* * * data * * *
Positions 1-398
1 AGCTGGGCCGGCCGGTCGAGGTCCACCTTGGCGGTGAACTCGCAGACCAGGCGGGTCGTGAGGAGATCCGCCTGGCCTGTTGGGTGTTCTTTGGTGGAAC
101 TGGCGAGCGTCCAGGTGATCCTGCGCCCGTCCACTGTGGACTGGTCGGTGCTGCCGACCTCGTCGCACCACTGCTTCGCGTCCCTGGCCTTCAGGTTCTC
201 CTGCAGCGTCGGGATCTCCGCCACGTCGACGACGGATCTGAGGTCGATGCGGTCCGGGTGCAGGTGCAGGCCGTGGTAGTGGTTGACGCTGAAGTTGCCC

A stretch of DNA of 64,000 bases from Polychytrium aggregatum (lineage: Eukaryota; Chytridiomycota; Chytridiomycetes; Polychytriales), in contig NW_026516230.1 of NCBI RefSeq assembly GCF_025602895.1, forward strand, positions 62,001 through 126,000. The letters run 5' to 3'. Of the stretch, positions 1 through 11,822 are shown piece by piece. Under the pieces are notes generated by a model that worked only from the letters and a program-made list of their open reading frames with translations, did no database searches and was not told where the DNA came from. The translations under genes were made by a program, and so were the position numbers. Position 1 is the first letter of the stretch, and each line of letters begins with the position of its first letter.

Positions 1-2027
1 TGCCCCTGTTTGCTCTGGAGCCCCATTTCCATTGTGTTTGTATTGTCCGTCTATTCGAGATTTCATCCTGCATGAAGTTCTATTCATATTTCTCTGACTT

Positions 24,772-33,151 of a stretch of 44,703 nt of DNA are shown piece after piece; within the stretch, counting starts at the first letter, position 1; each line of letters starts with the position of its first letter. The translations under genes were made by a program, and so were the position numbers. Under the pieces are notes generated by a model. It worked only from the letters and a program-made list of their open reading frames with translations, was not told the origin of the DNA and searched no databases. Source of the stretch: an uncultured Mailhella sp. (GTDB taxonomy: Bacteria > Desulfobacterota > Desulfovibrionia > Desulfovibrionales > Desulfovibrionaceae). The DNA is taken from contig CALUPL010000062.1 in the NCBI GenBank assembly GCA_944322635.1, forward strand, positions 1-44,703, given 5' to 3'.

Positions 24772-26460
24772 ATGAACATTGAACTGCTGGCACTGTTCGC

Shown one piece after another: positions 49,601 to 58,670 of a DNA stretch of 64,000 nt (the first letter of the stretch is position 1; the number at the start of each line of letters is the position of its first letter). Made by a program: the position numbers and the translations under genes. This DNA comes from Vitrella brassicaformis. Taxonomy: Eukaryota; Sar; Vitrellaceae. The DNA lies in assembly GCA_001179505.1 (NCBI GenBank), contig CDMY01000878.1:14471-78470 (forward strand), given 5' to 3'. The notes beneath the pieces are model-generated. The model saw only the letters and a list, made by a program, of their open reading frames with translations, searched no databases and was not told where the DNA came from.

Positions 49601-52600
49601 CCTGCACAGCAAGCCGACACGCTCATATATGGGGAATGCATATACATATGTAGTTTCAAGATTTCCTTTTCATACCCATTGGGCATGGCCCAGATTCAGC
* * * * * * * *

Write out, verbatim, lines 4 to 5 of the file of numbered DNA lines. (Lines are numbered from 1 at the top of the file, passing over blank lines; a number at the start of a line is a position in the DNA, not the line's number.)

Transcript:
201 CTGCAGCGTCGGGATCTCCGCCACGTCGACGACGGATCTGAGGTCGATGCGGTCCGGGTGCAGGTGCAGGCCGTGGTAGTGGTTGACGCTGAAGTTGCCC

A stretch of DNA of 64,000 bases from Polychytrium aggregatum (lineage: Eukaryota; Chytridiomycota; Chytridiomycetes; Polychytriales), in contig NW_026516230.1 of NCBI RefSeq assembly GCF_025602895.1, forward strand, positions 62,001 through 126,000. The letters run 5' to 3'. Of the stretch, positions 1 through 11,822 are shown piece by piece. Under the pieces are notes generated by a model that worked only from the letters and a program-made list of their open reading frames with translations, did no database searches and was not told where the DNA came from. The translations under genes were made by a program, and so were the position numbers. Position 1 is the first letter of the stretch, and each line of letters begins with the position of its first letter.